Malik and The Forest Gardens of Senegal
Senegal is known for its peanuts.
Farmers across the countryside plant them knowing that they will have a guaranteed buyer once the harvest has finished. The issue that arises with this is that peanuts are a crop that is incredibly hard on the soil. They grow underground, and so must be dug up after each growing season. This means back-breaking work for the farmers and their families, and the loss of a significant amount of nutrient-rich top soil each year. As well, when there are so many peanut farmers — all selling their crop at the same time — the price of peanuts invariably goes down. After several seasons of this, the harvest yield begins to diminish, and what was already a subsistence crop suddenly does not even provide enough income for the necessities.
Malik Ndao (pronounced Ma-Leek) is a farmer we met on the fourth day of our trip to the Kaffrine region of Senegal. He's an incredibly friendly, humble man with a great plot of land growing vegetables and trees. But it wasn't always like this.
Like many others in Senegal, Malik was a peanut farmer. And like many others, Malik knew something had to change.
The "Forest Garden" model is a fairly simple concept. Farmers plant trees as a living fence, warding off the encroaching Sahara desert and as protection for vegetable crops and fruit trees. Malik is now producing more food than he could have ever afforded — and selling the surplus for a profit. He has planted a diverse set of trees including mangoes, leucaena, pigeonpeas, papaya, acacia, jujube, and cashew. In addition, he yields an incredible amount of eggplant, okra, onion, and more.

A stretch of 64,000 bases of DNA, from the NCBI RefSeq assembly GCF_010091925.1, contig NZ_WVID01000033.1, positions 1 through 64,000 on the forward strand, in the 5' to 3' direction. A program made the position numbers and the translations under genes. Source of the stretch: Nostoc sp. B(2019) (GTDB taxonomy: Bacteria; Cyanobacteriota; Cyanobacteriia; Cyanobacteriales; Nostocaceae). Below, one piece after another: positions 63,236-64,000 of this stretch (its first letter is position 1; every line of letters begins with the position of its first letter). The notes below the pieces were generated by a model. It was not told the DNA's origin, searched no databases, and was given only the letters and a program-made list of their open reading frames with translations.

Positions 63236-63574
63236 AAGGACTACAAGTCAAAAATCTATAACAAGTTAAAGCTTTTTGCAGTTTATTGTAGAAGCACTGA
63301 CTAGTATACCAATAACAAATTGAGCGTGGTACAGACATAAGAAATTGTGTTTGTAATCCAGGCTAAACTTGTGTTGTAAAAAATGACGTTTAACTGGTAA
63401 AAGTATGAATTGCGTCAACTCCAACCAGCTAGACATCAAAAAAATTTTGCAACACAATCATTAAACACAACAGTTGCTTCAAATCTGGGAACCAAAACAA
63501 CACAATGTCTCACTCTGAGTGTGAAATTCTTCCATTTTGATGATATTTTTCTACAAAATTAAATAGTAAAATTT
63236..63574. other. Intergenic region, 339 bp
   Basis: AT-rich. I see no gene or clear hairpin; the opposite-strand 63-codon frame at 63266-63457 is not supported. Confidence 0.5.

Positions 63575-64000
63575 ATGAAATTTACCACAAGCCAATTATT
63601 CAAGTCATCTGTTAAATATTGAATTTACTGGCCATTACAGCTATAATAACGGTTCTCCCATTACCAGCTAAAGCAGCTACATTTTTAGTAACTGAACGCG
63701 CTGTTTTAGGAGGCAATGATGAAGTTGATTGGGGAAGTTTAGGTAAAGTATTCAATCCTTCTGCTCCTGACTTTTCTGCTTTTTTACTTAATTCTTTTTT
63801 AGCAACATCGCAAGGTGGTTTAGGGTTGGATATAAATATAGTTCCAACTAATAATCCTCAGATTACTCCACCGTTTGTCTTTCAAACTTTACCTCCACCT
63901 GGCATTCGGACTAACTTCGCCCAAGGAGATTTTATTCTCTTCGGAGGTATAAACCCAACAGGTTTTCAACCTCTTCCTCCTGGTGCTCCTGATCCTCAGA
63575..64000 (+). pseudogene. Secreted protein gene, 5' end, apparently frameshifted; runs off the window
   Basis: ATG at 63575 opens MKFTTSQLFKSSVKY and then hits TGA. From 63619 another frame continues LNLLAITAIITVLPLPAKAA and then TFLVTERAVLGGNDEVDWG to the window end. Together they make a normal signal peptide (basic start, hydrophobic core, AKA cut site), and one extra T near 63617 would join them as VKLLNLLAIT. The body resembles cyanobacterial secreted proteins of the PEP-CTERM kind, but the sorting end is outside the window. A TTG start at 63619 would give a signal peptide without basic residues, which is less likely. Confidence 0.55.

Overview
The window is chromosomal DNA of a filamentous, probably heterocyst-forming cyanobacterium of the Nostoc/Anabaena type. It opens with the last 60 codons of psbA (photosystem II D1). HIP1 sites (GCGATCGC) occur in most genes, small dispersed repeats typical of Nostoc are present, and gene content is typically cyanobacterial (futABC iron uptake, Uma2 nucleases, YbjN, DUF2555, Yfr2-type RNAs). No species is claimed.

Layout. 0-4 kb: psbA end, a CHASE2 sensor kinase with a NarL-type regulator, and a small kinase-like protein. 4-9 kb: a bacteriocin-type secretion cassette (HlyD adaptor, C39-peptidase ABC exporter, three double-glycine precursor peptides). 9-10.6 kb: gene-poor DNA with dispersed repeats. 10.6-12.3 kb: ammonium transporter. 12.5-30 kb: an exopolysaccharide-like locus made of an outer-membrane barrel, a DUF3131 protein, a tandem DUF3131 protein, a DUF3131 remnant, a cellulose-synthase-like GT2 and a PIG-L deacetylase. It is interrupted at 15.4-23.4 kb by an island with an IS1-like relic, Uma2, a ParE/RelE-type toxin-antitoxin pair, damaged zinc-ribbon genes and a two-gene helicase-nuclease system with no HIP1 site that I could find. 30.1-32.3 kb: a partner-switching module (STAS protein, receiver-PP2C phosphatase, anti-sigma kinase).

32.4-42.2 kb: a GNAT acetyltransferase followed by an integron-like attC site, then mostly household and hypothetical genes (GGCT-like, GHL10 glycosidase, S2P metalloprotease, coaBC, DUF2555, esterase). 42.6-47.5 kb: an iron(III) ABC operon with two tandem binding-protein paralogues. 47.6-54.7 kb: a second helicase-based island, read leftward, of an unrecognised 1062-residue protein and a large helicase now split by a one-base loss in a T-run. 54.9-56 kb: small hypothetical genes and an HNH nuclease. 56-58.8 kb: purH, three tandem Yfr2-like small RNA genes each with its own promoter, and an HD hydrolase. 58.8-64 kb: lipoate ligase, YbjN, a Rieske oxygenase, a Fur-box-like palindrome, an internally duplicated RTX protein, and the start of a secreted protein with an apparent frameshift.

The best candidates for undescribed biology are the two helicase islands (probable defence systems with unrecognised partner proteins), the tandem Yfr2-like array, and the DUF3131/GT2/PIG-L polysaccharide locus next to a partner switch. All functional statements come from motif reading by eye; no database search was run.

Malik is now able to support his wife, children, sister, her children, and his mother (a total of ten). As well, he feeds many of the village kids with the fruit from his trees. We are excited to begin working with Malik, and many other farmers in Kaffrine, to help them continue improving and expanding their Forest Gardens.
Together, we can work with countless Senegalese men and women to improve their lives and help ensure a fruitful future.The post Malik and The Forest Gardens of Senegal appeared first on tentree.
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